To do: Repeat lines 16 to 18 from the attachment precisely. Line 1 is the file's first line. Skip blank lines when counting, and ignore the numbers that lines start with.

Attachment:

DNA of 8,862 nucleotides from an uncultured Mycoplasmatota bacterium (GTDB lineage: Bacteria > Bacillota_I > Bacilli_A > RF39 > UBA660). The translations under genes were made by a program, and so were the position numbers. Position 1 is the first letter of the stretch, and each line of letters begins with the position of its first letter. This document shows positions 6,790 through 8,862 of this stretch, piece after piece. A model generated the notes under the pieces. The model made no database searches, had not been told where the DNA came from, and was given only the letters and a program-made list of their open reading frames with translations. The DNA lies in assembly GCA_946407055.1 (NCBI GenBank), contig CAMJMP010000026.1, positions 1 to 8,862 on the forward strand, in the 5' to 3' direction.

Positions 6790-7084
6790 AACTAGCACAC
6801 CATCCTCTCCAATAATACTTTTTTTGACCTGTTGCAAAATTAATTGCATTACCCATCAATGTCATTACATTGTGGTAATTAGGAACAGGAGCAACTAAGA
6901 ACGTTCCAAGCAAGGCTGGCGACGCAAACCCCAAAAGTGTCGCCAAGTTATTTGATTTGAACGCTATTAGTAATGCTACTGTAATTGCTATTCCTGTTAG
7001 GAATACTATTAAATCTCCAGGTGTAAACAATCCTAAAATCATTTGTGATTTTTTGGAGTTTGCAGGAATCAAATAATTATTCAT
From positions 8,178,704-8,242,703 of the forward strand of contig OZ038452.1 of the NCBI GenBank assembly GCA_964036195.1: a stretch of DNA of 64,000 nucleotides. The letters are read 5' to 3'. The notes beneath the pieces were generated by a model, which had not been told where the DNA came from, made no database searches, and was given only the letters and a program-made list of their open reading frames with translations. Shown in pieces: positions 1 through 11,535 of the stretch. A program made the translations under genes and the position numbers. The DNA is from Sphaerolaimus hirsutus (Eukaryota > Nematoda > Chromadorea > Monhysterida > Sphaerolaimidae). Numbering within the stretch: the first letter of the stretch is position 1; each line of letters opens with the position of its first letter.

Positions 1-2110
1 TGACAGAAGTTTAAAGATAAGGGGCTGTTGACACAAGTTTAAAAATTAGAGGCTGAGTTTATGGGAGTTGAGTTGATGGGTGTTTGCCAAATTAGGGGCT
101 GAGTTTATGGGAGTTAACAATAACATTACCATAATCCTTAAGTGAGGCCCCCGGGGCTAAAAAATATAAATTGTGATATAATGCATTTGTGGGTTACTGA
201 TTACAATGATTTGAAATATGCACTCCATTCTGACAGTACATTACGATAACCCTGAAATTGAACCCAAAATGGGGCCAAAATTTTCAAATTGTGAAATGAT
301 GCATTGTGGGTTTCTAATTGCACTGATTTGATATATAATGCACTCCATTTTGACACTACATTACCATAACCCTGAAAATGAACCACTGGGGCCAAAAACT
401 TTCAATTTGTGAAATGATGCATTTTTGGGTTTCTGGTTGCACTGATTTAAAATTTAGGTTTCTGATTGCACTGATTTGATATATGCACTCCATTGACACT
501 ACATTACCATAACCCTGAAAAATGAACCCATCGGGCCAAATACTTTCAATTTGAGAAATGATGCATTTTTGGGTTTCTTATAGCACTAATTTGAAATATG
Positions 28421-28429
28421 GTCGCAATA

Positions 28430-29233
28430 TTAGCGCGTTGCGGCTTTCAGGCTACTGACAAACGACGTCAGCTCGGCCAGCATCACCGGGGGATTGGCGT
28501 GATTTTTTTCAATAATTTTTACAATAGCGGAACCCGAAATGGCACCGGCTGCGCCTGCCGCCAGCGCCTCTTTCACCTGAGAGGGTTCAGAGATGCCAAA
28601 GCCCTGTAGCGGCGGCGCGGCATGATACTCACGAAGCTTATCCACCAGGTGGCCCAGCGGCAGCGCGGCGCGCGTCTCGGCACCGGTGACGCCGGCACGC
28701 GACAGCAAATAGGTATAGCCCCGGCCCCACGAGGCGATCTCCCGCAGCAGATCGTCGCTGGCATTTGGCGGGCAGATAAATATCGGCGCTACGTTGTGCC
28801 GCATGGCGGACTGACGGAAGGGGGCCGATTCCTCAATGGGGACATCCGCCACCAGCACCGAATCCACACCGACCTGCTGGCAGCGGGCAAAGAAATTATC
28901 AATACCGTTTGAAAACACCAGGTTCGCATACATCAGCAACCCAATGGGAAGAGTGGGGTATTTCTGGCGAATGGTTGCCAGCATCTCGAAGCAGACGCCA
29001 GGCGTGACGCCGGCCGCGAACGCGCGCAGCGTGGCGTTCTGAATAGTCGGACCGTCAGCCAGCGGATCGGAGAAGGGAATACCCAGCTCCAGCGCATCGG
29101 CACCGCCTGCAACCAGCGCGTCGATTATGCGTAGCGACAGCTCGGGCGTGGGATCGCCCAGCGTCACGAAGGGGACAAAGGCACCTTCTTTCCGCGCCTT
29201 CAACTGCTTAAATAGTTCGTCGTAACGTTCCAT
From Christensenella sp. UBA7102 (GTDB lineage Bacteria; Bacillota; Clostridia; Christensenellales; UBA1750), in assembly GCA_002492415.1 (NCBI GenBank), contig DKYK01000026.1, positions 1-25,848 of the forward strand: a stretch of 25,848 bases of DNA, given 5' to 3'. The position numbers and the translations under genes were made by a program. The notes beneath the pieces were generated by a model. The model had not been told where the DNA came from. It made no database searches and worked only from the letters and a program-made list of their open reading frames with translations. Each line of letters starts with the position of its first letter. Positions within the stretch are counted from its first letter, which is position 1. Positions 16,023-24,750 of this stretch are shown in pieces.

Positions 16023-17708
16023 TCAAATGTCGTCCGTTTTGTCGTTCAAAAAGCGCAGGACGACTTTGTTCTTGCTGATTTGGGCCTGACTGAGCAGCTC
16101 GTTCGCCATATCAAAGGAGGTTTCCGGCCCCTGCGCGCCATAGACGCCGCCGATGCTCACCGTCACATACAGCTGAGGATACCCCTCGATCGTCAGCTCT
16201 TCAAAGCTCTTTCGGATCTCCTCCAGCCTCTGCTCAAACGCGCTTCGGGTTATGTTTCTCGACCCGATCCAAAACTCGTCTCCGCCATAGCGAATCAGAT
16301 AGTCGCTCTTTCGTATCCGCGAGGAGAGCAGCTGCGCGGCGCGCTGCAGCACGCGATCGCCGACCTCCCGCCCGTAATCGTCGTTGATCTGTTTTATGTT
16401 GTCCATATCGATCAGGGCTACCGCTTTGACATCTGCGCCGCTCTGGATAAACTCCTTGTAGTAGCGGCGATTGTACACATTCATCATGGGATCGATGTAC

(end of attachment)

28421 GTCGCAATA

Positions 28430-29233
28430 TTAGCGCGTTGCGGCTTTCAGGCTACTGACAAACGACGTCAGCTCGGCCAGCATCACCGGGGGATTGGCGT